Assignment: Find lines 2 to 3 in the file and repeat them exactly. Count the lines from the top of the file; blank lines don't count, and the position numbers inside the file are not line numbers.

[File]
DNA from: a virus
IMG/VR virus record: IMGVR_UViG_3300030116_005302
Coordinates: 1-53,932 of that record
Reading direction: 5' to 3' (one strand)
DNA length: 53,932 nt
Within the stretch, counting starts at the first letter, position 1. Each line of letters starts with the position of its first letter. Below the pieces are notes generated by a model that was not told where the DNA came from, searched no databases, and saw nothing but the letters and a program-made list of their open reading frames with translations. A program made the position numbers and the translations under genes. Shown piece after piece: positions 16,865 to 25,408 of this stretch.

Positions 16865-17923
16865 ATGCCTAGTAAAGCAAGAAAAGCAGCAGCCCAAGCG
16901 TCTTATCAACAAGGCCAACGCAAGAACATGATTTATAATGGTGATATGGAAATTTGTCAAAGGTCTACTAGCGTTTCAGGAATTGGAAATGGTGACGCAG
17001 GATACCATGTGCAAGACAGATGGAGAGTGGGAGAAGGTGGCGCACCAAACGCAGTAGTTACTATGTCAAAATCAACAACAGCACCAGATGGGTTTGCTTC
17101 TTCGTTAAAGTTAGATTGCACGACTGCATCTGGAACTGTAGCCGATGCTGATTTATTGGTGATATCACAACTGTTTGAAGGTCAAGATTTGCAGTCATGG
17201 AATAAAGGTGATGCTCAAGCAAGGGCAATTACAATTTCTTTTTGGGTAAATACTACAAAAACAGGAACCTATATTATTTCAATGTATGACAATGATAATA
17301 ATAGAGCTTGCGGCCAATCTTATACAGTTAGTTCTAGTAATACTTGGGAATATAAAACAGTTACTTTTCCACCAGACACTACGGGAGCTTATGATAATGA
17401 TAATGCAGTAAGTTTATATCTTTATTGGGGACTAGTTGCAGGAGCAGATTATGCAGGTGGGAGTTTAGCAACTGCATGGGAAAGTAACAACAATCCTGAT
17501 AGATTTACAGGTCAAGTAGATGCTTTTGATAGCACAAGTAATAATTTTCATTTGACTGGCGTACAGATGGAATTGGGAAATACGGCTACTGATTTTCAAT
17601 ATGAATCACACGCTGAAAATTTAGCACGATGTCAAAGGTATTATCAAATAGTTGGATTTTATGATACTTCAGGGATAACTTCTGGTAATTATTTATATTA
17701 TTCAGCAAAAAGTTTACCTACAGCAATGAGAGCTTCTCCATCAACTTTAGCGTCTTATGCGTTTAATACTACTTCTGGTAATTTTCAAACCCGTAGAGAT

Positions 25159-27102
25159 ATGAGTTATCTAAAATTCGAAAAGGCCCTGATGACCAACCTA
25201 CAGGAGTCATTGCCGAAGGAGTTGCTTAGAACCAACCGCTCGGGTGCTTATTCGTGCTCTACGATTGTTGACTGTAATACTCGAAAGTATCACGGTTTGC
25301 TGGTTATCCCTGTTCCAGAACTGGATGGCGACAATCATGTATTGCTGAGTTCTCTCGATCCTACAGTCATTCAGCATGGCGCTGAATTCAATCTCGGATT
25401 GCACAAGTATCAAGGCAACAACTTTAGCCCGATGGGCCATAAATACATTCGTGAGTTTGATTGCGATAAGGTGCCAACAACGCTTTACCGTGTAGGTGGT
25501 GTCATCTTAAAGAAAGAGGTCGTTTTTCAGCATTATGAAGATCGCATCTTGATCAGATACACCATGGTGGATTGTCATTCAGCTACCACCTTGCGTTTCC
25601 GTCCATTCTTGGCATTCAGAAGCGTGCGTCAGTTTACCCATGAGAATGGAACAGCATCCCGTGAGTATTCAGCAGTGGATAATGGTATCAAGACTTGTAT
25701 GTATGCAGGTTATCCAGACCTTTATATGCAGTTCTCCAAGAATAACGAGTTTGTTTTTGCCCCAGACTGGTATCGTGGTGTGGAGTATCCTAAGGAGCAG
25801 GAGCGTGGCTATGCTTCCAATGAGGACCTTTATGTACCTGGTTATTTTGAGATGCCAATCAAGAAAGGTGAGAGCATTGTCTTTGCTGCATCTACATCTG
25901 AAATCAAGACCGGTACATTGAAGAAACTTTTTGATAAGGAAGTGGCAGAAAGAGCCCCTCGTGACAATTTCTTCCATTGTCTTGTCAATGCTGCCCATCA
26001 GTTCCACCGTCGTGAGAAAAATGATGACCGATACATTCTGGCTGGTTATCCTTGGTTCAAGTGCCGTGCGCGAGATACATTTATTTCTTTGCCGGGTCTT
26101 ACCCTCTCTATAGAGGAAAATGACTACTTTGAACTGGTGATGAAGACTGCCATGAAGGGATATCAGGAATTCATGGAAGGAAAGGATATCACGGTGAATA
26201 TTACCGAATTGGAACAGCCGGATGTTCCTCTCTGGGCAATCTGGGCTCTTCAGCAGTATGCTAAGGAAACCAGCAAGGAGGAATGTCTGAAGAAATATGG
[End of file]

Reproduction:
IMG/VR virus record: IMGVR_UViG_3300030116_005302
Coordinates: 1-53,932 of that record